E15024

Raymarine Wireless SeaTalk Autopilot Remote Control

Raymarine Wireless SeaTalk Autopilot Remote Control

Description

The Raymarine Wireless SeaTalk Autopilot Remote Control delivers the freedom of wireless control to any Raymarine SeaTalk autopilot.

Features

  • Two-line display with a graphical autopilot status indicator
  • 5 button ergonomic keypad and intuitive menu structure
  • Rugged and waterproof construction
Free Shipping on this product
Your Price
$414.99
In Stock

Shipping Information
Return Policy
Why Buy From Fondriest?

Details

Compact and lightweight, the S100 remote delivers the freedom of wireless control to any Raymarine SeaTalk autopilot. The bright display is easy to read with two lines of text and a graphical autopilot mode indicator. The 5 button ergonomic keypad and intuitive menu structure provides simple operation and easy access to extended features. Rugged and waterproof the S100 fits in your pocket or clips to your belt, keeping full function autopilot control always within reach.

S100 Features

  • Two line display with a graphical autopilot status indicator
  • Crisp, high contrast 24 x 127 dot matrix display
  • Backlit display
  • Raised profile on Standby button for easy identification in the dark
  • Keylock security
  • Convenient, replaceable AAA alkaline batteries


Wireless Features:

  • Up to 32 feet (10 meters) wireless operating range from the base station
  • Signal strength indicator
  • Pre-registered each unit leaves the factory already registered to the base station
  • S100 comes with Instruction Manual, S100 Controller, Base Station, Cradle, Lanyard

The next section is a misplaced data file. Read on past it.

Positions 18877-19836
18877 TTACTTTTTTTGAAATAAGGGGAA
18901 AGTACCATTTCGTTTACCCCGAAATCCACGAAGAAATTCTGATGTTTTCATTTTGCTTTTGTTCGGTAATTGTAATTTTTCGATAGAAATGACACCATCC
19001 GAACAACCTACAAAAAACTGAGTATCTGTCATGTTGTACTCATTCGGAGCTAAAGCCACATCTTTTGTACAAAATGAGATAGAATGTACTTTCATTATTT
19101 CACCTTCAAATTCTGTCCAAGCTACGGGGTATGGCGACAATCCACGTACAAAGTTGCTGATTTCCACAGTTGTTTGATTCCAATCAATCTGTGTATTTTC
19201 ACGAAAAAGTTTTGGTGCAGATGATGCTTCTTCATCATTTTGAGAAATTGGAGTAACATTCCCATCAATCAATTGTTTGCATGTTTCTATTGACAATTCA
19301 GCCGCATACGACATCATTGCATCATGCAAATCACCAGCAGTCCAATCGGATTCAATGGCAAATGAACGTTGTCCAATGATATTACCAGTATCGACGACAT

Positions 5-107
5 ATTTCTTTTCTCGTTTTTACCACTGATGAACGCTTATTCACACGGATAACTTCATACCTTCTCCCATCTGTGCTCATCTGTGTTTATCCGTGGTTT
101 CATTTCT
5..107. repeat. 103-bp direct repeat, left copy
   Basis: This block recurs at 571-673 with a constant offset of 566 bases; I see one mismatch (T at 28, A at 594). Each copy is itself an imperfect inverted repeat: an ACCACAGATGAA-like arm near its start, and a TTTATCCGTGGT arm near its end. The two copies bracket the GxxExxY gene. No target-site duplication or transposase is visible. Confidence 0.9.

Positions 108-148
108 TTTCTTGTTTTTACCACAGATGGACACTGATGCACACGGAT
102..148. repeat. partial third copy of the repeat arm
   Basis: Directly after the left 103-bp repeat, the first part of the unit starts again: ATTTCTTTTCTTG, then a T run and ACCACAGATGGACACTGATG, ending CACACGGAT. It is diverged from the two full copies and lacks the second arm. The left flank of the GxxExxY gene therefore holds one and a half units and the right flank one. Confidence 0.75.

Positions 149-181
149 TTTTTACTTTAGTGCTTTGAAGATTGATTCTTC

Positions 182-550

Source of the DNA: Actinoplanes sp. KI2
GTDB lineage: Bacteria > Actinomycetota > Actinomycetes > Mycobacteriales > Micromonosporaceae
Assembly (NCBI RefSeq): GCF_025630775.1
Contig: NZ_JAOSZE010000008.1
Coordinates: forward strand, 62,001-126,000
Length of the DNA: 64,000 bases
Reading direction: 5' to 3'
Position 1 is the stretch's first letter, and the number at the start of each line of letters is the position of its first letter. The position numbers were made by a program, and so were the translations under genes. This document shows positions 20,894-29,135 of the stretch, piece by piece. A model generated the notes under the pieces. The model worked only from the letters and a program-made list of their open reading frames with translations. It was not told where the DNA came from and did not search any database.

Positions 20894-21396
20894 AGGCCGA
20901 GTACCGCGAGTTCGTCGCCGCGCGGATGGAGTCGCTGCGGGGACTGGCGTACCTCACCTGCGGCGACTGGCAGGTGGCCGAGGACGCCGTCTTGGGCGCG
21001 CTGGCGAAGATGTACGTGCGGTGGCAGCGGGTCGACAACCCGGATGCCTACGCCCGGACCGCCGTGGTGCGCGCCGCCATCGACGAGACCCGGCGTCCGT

The S100 wireless autopilot controller is compatible with the following Raymarine/Autohelm SeaTalk Autopilots:

  • ST1000
  • ST2000
  • ST3000
  • ST4000
  • ST5000
  • SmartPilot ST6001
  • SmartPilot ST7001
  • SmartPilot ST8001
  • SmartPilot S1000
Image Part # Product Description Price Stock Order
Raymarine Wireless SeaTalk Autopilot Remote Control E15024 S100 wireless SeaTalk autopilot remote control
$414.99
In Stock

In The News

An Unassuming Aquatic Weed Could Be the Answer to Contaminant Removal

The most elegant solutions to even the most knotty problems are often those devised by nature. An interdisciplinary team of researchers from the Upper Big Sioux River Watershed Project (UBS) and South Dakota State University (SDSU) have been developing one of nature's solutions into a workable remover of contaminants such as nitrates, nitrites, phosphorus, and even heavy metals from slow-moving waters such as lakes and ponds: a small, unassuming aquatic plant called duckweed. Roger Foote, project coordinator of UBS, describes how the team decided to explore what duckweed might be capable of after his efforts to use algae to remove phosphorus from water were thwarted unexpectedly.

Read More

White River Monitoring Backs Work to Boost River’s Civic Profile

The White River looms large in Indianapolis, with some stretches spanning more than 500 feet wide where it runs through downtown. But the river has historically received more sewage than respect. But, like many urban rivers, the White River is in the midst of a slow recovery from decades of neglect and abuse. Between a massive $2 billion sewer improvement project to new funding for programs to educate people about the river and get them on the water, the recovery could hasten as momentum builds behind the idea that a healthy, accessible White River would enrich the city and its citizens. Behind that work, a growing number of water quality monitoring programs will help track improvements on the river and catch any emerging pollution concerns.

Read More

Baking in the Sun: How Groundwater Recharge is Likely to Change as the Climate Does

Much of the American west depends upon groundwater for its survival. Originally the region was sustainably settled and farmed by Native American tribes. Eventually, new settlers without those abilities came west and resettled in a sort of patchwork; newcomers chose to stay near springs and other places where exploitable groundwater was close to the surface. In time, technologies developed enough for deeper wells to be drilled and groundwater to be pumped. This made the high level of development that is now present in places like Los Angeles and Phoenix possible. However, it proceeded without any detailed understanding of the groundwater recharge process in the area.

Read More